France has the opportunity to build a green economy to prevent and be better prepared for future health and environmental crises as it emerges from the Covid-19 epidemic, according to a report of climate advisors created by President Emmanuel Macron.
Build a green economy to be better prepared for future health and environmental crises: that is the crux of the recommendations of France's High Council on Climate (HCC).
The advisory board, which Macron established last year to advise the government on how to handle climate change, laid out 18 recommendations on how to recover from the Covid-19 crisis in a report presented Tuesday evening.
The panel emphasised links between current and future epidemics and the way human activities affected the environment.
“Most of the structural causes of the pandemic are also at the origin of climate change, in particular the unsustainable pressure we put on natural spaces,” said HCC President Corinne Le Quéré said in an online press conference.
The pandemic has been “a brutal reminder of our fragility, the scant attention we pay to warnings, the lack of preparation and prevention”, Le Quéré said. “If we neglect the warning signs as we did for the pandemics, the impact will be fierce.”
Recovery must be green, not grey
The researchers and economists of the HCC said green policies and efforts to reduce of greenhouse gas emissions should be at the heart of economic renewal plans.
“This 'recovery' must be green, not grey, maximise co-benefits for climate and ecosystems and must not lock down on carbon-intensive trajectories,” the HCC said.
Doing so means not taking the same global measures that were taken to recover from the financial crisis of 2008, which largely favoured big polluters and led to a decade of unprecedented greenhouse gas emissions.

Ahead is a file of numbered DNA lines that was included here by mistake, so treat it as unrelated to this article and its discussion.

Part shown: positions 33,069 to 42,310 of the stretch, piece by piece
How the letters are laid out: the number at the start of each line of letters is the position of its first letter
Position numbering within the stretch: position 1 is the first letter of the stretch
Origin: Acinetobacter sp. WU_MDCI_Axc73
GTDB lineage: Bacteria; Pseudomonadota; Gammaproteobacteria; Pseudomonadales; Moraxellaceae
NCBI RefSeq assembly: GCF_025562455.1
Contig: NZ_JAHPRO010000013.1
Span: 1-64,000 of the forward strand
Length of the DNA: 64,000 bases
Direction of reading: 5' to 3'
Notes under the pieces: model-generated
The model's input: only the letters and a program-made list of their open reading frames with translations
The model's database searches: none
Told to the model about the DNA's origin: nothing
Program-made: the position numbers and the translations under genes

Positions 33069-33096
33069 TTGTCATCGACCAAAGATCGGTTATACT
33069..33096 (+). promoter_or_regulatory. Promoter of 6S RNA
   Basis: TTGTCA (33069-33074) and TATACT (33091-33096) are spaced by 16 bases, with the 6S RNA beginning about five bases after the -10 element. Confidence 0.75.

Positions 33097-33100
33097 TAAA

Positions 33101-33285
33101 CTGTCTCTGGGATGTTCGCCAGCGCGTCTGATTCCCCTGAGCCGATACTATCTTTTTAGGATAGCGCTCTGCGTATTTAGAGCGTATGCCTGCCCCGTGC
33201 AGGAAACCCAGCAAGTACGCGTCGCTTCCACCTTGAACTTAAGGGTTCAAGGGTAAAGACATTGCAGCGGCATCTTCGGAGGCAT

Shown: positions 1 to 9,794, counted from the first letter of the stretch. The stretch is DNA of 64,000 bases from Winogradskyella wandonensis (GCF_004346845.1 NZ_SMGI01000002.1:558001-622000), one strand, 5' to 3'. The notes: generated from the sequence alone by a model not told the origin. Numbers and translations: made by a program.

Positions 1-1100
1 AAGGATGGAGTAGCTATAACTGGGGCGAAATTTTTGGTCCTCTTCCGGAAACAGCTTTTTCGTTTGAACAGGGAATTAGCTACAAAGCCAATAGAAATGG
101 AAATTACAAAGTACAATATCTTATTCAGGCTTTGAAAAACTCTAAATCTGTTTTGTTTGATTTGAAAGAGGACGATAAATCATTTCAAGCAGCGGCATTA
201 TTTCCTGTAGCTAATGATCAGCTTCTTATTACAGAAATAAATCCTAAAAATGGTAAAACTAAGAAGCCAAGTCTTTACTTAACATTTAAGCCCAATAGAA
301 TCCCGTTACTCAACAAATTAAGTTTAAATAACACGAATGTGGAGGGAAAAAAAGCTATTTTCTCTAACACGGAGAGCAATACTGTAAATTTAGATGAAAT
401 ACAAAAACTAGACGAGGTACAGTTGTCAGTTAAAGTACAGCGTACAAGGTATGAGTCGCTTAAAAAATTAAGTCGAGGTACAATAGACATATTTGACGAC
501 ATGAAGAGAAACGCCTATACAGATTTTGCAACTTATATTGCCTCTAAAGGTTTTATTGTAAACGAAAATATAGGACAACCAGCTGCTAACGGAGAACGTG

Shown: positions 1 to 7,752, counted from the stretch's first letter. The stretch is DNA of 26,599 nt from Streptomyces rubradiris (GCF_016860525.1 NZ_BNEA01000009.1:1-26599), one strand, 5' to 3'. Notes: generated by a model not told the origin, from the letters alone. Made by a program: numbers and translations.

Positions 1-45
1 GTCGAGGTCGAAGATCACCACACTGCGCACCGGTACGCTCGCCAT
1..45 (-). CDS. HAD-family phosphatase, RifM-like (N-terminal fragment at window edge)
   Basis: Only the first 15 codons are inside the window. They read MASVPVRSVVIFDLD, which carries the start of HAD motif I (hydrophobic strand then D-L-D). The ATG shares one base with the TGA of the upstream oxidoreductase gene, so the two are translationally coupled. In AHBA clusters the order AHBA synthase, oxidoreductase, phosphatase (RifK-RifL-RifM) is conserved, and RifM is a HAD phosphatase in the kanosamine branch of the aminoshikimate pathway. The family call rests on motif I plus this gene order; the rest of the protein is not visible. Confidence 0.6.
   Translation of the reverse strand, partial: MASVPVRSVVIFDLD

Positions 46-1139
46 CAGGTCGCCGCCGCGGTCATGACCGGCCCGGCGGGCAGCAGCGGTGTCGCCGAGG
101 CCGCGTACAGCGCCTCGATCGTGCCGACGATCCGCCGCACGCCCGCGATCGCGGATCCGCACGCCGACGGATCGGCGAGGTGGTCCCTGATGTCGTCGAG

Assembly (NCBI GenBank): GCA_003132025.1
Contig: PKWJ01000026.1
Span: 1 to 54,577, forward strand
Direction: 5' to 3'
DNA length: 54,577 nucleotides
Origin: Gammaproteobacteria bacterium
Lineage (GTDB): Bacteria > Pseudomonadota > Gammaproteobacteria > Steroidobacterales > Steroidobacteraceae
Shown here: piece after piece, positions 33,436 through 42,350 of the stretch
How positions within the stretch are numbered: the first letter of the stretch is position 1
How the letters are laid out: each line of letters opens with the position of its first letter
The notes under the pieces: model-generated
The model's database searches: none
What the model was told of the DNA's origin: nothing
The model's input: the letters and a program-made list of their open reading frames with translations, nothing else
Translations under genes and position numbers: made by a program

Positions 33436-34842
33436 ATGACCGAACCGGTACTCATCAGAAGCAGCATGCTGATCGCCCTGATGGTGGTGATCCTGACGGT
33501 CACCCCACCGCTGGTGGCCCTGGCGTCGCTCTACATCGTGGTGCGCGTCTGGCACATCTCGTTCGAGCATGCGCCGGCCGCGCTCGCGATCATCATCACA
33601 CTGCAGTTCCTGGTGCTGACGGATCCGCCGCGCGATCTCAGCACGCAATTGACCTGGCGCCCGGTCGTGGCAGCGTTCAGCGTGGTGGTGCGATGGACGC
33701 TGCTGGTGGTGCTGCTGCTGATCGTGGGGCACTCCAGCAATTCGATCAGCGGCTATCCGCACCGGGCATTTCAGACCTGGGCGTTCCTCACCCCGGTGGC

As a result, nearly five years after the Paris deal on climate change, France is not on track to meet its target to reduce emissions by 40 percent of 1990 levels by 2030 and to reach carbon neutrality by 2050.
French lawmakers are facing pressure to take a different path as they debate how to implement a 20-billion-euro rescue plan for companies.
“The clearer the constraints from the beginning, the better their chance for success,” Le Quéré emphasised.
Rebuilding France's infrastructure
The panel suggested favouring investing in electric or hydrogen technologies in the automobile sector, bolstering air pollution regulations and avoiding costly bailouts for the heavily polluting aviation industry.
The advisors also recommended favouring infrastructure for walking and cycling as well as working remotely to avoid lengthy commutes, reducing investment in maintaining rail networks, creating jobs for renovating buildings for energy efficiency and preserving or building natural spaces to store carbon.
“We've heard the President of the Republic express a wish to rebuild a better world,” Le Quéré said, referring to Macron's most recent televised address.
“But will this translate into measures that will lead us to a better world, or will the pressure of lobbies and time be too great?”